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Army Needs 220K More Soldiers to Deal With Major Foes: Milley

Gen. Mark A. Milley tells 300 ROTC and U.S. Military Academy cadets his winning philosophy. Milley spoke during the George C. Marshall Award and Leadership seminar on Fort Leavenworth, Kan., March 31, 2015. (U.S. Army photo/ David Vergun)
Gen. Mark A. Milley tells 300 ROTC and U.S. Military Academy cadets his winning philosophy. Milley spoke during the George C. Marshall Award and Leadership seminar on Fort Leavenworth, Kan., March 31, 2015. (U.S. Army photo/ David Vergun)

The U.S. Army's chief of staff told lawmakers Thursday that the service would need another 220,000 soldiers before it could confidently handle major operations with emerging military foes around the world.

Gen. Mark Milley told members of the Senate Armed Services Committee that the Army is operating at "high military risk" if it continues to operate at the proposed total Army troop strength of 980,000 soldiers.

By fiscal 2018, the Army's active force is slated to have 450,000 soldiers in its ranks. The National Guard will have 335,000 and the Army Reserve will have 195,000 soldiers.

Sen. Joe Manchin, D-West Virginia, has been one of several lawmakers who's been very vocal about his concern that the Army is too small.

"Everything that I have heard from your generals is there is no way we can meet the imminent threats that we have around the world with 980,000 soldiers," Manchin said.

"It's high risk," Milley said.

Manchin asked Milley, "What would it take for us not to be at high risk?"

Milley said he has a series of studies that are looking at this issue.

"If we operate under our current national security strategy, the current defense planning guidance, in order to reduce significant risk or moderate risk, it would take roughly speaking about a 1.2 million-person Army," Milley said.

That would mean adding about 50,000 soldiers to the active force alone, Milley said.

"And at $1 billion for every 10,000 soldiers, the money is not there, so we are going to make the most efficient and effective use of the Army that we have," Milley said.

Sen. Tom Cotton, R-Arkansas, said he wanted to see the Army's active force grow larger than the scheduled 450,000, but asked Milley to talk about the consequences of such a mandate with no additional funding.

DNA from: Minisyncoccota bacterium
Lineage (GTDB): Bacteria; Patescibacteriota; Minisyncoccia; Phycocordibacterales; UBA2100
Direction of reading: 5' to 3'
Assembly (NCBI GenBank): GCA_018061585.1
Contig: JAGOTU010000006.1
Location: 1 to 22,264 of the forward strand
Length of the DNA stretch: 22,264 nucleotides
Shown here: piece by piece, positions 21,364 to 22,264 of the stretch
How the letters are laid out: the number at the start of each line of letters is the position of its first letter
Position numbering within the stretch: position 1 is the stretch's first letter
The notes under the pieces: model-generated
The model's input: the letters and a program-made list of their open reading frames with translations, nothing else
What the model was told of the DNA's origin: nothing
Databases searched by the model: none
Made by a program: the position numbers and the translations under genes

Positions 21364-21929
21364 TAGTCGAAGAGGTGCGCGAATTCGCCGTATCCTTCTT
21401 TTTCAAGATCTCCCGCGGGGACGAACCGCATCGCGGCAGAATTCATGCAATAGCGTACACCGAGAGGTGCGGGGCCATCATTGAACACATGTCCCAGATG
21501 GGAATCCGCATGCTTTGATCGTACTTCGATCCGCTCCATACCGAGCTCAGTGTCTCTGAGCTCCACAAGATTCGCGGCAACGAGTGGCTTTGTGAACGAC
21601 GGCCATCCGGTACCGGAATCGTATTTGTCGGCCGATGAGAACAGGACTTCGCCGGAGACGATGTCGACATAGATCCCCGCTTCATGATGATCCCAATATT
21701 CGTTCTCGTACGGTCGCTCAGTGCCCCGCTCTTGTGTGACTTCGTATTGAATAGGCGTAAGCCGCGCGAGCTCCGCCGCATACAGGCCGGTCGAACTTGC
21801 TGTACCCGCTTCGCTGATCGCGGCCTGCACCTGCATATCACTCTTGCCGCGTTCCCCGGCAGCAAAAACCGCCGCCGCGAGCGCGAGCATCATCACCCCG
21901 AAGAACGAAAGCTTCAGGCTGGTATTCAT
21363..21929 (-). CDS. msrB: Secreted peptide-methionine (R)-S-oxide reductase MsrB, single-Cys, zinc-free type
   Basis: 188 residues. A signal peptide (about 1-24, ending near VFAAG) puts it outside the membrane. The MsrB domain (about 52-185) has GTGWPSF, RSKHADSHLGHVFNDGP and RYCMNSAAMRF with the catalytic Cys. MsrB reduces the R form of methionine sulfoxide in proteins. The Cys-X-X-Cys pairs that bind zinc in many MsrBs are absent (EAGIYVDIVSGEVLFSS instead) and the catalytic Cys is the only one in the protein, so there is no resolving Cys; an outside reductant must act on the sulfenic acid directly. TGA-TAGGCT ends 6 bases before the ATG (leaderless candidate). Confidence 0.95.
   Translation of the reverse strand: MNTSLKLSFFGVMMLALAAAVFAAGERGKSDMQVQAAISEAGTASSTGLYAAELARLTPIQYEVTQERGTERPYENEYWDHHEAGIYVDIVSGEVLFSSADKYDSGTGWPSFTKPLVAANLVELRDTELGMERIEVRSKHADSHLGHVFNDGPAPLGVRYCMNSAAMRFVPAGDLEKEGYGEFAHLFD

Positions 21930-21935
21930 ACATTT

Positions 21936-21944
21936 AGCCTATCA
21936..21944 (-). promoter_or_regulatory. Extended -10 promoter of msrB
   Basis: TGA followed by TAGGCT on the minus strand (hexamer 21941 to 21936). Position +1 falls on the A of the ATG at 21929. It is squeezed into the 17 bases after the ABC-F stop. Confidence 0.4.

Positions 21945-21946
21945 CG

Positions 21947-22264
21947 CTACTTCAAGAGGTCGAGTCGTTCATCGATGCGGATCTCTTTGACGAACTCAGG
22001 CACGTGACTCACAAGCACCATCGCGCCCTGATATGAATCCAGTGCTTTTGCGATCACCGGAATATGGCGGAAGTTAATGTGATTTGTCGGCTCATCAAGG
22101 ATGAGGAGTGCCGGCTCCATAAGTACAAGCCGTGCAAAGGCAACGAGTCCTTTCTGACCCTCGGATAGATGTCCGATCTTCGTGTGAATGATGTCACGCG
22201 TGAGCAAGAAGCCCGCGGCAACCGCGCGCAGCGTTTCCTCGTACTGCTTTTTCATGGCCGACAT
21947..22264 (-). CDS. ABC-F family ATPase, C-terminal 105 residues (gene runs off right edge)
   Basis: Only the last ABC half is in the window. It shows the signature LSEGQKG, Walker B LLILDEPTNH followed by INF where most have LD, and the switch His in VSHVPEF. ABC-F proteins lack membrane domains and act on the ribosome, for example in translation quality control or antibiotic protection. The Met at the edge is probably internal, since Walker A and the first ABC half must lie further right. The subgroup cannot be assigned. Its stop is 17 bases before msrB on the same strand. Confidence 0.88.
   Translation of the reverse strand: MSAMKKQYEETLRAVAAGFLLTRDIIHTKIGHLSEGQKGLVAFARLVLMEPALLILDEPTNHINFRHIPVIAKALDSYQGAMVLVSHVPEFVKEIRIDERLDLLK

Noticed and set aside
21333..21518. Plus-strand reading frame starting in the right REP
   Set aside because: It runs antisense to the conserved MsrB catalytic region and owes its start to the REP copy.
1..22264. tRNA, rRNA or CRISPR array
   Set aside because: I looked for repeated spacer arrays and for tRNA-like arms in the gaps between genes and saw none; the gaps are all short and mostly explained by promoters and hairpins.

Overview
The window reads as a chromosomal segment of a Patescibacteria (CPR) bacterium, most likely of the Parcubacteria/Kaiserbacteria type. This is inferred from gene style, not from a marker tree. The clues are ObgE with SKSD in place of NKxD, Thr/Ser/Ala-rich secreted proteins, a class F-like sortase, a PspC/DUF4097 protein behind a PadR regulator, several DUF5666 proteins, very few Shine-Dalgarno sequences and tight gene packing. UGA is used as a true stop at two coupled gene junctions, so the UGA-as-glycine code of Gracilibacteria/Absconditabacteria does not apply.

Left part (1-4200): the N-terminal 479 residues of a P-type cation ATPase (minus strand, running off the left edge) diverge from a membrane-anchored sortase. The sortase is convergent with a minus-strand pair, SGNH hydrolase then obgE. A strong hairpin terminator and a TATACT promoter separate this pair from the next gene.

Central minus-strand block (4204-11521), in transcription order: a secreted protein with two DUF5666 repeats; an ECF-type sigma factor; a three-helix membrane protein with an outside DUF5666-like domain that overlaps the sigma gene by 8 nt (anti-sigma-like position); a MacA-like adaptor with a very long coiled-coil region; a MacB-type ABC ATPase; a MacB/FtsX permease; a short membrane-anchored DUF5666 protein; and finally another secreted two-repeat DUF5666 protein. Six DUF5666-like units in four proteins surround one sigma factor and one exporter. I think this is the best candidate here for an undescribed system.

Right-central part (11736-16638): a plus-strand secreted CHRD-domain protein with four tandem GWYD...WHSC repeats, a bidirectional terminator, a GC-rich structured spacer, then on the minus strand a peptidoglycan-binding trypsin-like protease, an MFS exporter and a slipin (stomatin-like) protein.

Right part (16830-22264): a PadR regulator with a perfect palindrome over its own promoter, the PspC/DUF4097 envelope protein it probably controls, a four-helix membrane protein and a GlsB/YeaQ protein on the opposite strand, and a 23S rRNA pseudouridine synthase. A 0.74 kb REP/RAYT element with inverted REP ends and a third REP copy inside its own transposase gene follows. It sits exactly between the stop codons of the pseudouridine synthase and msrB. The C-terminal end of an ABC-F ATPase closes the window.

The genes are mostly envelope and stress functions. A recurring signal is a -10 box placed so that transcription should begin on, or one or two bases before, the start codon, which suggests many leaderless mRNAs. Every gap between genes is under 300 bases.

Milley said the Army would have to make drastic moves to offset the costs, such as making more cuts to modernization and closing installations.

"At the end of the day, we would risk literally having a hollow Army," Milley said. "We don't have a hollow Army today, but many on this committee can remember the days when we did -- when people didn't train and units weren't filled up at appropriate levels of manning strength and there were no spare parts -- all of those things would start happening if we increased the size of the force without the appropriate amount of money to maintain its readiness."

Sen. Dan Sullivan, R-Alaska, called it a "remarkable statement" when a service chief talks about high military risk.

Sullivan asked Milley if he has looked at how much larger the active force would need to be to reduce some of that risk.

"We do we have it broken down for active, Guard and Reserve," Milley said. "The active piece comes out to just a little bit more than 500K or so.

"But it's not just numbers; it's the readiness of that force, it's the technological capability of that force, it's how that force plays into the joint force. ... It's the sum total of all those things. We tend to laser focus on size. I think that is critical -- capacity, size. I think that is fundamental to the whole piece, but there are other factors to calculate beyond just the numbers of troops."

-- Matthew Cox can be reached at matthew.cox@military.com.

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